In a previous article, I put together a list of some of the weaknesses of the Agile software development methodology that I’ve learned from other software experts and on my own as a consultant serving the technology industry.  As expected, some people were upset that I pointed out so many weaknesses in Agile without pointing out its advantages, believing I was being unfair.   It is true that there are many benefits to adopting Agile over other methodologies.  But, I was actually preparing fertile ground for my next article – Toward a More Robust Agile.

As you may remember, my last article identified ten weaknesses with Agile, including:

  1. True Agile is rarely practiced.
  2. Agile requires heavy customer interaction.
  3. Agile thrives with co-located teams, but struggles with distributed teams.
  4. Agile is difficult to scale for large projects and large organizations.
  5. Agile provides weak architectural planning.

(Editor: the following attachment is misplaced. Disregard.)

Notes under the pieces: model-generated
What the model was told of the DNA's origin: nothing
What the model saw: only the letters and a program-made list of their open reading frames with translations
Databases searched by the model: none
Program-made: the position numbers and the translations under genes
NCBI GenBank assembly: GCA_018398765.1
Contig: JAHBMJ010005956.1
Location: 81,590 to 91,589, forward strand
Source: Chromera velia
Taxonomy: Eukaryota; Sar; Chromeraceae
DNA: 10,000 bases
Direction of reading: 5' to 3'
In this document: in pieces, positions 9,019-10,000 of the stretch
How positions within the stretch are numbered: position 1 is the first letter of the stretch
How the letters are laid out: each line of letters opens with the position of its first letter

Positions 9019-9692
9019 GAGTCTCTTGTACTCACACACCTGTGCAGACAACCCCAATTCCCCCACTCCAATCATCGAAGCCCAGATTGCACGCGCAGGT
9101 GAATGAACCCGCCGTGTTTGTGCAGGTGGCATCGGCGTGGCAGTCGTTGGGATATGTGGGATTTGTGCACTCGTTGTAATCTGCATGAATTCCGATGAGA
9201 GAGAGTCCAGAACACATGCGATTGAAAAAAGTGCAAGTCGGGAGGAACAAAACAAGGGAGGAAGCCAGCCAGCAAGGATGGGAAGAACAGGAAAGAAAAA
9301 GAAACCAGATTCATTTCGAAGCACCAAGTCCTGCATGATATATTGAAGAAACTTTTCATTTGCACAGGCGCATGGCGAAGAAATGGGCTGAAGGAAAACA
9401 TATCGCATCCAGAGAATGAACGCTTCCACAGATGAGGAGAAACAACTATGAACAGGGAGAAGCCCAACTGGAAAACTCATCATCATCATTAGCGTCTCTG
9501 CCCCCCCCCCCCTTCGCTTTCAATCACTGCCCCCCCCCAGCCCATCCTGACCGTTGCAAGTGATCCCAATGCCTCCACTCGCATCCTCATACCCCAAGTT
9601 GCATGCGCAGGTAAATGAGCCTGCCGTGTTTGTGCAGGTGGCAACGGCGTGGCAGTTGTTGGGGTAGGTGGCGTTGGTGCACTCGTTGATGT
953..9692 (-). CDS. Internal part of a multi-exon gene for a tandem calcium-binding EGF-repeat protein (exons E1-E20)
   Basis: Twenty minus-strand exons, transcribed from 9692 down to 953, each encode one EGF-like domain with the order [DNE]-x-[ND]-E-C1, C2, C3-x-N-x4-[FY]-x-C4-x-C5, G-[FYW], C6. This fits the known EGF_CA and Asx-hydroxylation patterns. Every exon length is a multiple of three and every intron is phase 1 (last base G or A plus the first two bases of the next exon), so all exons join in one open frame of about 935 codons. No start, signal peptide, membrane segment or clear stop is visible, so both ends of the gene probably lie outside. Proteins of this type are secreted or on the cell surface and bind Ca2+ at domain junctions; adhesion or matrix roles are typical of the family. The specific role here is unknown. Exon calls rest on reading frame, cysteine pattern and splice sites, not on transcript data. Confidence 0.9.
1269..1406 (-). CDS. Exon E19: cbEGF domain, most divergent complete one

6. Agile has limited project planning, estimating and tracking.
  7. Agile requires more re-work.
  8. Agile makes contractual commitments difficult.
  9. Agile poses challenges to business continuity and limits knowledge transfer.
  10. Agile lacks attention to outside integration.

As I pointed out, these weaknesses should cause some organizations to hesitate before adopting Agile, particularly in large complex environments where most business processes are highly formal and the culture is risk averse.  C-Level IT executives (CIO/CTO), heads of software development, heads of PMO’s and lead project managers should research further before considering the leap to Agile seriously.

Fortunately, Agile is not a static, take-it-or-leave-it methodology, so variations, improvements and customizations are being made and adopted as I write this. One of these improvements, however, is worth an in-depth exploration.

Already understanding some of the weaknesses inherent in Agile, one software development expert began to address them in 2007 – Dean Leffingwell. In “Scaling Software Agility: Best Practices for Large Enterprises,” Leffingwell responded to many of the challenges posed by adopting Agile in large-scale environments, particularly items 2,3, 4, 5, 6 7, 8, 9 and 10 above. In doing so, Leffingwell made Agile both feasible and attractive to large businesses and large-scale software development projects – environments where Agile once struggled.